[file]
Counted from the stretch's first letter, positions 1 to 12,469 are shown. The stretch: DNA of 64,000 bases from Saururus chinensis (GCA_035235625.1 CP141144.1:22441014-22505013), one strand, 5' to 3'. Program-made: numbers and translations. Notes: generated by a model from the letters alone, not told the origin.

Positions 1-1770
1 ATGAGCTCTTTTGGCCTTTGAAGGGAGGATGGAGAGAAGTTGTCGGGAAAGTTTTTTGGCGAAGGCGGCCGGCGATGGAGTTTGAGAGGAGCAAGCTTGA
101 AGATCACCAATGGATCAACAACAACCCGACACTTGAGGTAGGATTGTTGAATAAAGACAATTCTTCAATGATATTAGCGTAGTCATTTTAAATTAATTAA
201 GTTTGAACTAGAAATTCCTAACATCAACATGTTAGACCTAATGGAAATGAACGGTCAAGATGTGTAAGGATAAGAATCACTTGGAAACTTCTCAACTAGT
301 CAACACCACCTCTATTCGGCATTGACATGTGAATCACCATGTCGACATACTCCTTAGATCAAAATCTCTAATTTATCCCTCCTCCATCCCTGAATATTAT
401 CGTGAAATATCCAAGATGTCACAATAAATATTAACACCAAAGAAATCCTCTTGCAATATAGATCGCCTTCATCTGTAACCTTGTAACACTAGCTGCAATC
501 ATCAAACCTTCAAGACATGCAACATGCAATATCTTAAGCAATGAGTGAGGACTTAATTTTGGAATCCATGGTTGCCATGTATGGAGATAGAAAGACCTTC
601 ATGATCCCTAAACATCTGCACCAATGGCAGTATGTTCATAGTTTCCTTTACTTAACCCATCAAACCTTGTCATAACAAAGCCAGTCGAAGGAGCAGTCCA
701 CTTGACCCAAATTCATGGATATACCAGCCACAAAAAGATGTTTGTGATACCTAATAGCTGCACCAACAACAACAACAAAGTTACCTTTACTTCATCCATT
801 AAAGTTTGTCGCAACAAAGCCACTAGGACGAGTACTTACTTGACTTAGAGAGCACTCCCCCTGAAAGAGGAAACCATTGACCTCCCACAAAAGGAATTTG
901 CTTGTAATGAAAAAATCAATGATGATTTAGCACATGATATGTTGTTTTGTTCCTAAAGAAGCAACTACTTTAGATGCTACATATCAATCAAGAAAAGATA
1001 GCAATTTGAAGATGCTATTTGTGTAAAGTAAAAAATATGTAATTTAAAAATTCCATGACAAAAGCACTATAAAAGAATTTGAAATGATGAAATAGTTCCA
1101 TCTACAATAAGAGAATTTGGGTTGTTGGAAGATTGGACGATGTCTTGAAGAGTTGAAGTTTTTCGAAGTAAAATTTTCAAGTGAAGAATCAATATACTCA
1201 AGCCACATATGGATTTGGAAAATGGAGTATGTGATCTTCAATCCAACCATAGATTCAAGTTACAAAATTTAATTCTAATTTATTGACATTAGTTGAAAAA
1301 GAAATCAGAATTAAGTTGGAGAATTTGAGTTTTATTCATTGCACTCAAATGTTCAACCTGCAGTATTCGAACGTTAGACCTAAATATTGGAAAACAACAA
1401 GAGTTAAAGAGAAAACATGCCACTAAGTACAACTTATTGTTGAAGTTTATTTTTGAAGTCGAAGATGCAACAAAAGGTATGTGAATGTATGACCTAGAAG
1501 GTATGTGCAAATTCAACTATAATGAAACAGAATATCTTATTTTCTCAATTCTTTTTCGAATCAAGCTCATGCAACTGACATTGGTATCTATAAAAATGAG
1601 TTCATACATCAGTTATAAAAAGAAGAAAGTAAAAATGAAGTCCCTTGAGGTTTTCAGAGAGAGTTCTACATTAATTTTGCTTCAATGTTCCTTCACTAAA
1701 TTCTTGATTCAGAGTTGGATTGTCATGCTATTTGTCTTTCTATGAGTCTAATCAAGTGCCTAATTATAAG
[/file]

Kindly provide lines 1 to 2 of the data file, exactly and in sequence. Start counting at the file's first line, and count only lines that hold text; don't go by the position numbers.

Counted from the stretch's first letter, positions 1 to 12,469 are shown. The stretch: DNA of 64,000 bases from Saururus chinensis (GCA_035235625.1 CP141144.1:22441014-22505013), one strand, 5' to 3'. Program-made: numbers and translations. Notes: generated by a model from the letters alone, not told the origin.

Positions 1-1770